Repurposing Brands for the Future
A dream deferred – but not a dream extinguished. For just as surely as institutions like sport and travel will surely return this decade, so too will Japan still get a chance to write a new and hopeful chapter in its modern economic history. Japan is still third-largest economy in the world, and something of a singular business miracle.
Even if Japanese business is changing - in many ways, it will likely change for the better in the wake of the coronavirus crisis. Partly because of the way that Japan didn’t have a smooth transition to “work from home” during the pandemic, there is finally greater will on the part of government and business leaders to accelerate digitalization in everyday work life. This could be a crucial boon for Japan in the coming decade, as it could greatly benefit from increased productivity in the face of a declining and aging population. Greater workplace flexibility around work hours and telecommuting will also benefit the cause of advancing women in business.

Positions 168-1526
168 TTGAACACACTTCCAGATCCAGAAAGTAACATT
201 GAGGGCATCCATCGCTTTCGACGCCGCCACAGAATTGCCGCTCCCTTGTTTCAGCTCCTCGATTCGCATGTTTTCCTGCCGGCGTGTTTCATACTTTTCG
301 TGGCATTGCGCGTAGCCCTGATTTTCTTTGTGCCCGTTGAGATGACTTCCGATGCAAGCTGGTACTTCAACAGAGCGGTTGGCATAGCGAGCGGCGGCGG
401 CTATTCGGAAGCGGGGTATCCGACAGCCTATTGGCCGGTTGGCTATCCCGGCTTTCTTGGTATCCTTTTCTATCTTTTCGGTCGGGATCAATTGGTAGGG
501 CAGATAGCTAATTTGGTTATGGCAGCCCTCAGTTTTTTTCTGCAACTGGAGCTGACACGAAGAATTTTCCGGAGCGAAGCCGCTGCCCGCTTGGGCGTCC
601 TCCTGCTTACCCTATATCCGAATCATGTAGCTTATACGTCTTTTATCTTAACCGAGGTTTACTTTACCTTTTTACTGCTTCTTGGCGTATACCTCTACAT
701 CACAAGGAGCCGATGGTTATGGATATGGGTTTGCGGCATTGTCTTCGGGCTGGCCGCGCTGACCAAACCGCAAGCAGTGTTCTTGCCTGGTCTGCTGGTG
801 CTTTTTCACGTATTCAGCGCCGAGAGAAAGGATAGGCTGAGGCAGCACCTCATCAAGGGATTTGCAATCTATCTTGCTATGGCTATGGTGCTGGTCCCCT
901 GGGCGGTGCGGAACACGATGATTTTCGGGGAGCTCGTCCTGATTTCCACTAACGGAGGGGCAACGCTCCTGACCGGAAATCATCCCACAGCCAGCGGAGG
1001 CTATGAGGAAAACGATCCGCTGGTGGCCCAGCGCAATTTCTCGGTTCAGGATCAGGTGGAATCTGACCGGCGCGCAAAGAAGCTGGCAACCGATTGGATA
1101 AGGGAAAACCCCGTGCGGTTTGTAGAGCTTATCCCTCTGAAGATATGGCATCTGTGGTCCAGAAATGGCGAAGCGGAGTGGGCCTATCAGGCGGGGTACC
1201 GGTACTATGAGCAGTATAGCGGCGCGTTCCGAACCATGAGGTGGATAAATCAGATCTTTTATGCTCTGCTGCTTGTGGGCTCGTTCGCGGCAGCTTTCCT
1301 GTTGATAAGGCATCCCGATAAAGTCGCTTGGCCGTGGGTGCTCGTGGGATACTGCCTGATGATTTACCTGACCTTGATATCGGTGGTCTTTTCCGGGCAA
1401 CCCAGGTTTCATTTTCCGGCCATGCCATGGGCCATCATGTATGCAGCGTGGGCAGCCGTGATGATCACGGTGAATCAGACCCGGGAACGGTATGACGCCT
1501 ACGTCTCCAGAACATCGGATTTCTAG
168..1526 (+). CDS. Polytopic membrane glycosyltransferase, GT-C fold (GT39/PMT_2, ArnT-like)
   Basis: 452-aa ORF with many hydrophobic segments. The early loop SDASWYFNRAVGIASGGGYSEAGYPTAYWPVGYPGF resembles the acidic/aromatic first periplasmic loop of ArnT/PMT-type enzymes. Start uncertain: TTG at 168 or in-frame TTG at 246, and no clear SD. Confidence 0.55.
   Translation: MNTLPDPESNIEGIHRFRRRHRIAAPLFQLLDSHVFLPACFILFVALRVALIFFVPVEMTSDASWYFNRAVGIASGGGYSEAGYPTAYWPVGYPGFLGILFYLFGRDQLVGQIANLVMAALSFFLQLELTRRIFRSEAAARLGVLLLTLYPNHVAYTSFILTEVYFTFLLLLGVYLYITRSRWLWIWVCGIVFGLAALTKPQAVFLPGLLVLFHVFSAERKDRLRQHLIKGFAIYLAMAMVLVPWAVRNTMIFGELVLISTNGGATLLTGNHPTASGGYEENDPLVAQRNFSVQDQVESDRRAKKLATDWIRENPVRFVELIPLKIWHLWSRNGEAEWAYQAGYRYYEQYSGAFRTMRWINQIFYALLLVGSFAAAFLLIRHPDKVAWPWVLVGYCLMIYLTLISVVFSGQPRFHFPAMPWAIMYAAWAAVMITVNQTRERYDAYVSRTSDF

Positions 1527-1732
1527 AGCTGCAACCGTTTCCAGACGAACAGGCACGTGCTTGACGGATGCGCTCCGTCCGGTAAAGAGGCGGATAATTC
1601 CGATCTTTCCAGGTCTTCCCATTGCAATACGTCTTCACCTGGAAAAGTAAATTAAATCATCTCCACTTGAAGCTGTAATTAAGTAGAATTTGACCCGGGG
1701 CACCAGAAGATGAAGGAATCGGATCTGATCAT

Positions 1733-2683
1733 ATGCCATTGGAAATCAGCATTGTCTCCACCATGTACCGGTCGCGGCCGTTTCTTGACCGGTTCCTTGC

Of course, it’s astounding how successful Japanese brands have been in the past decade even without full transitions toward omnichannel commerce and marketing. Modern Japan’s ability to export great products has never been in doubt – and, increasingly, it’s also exporting great brands. Has any company brought more joy to the world during this pandemic era than Nintendo? Has any product – short of a successful vaccine - been more coveted than a Nintendo Switch?
Going forward, genuine opportunities for Japanese growth and recovery will not be scarce. Indeed, China’s emergence from the worst of the pandemic has already begun to spur demand for Japanese electronics and industrial equipment. In the coming years, Japanese businesses’ supply chains and demand planning will need to be more flexible and resilient than ever before – but then, this new world of agility was already taking shape before COVID-19.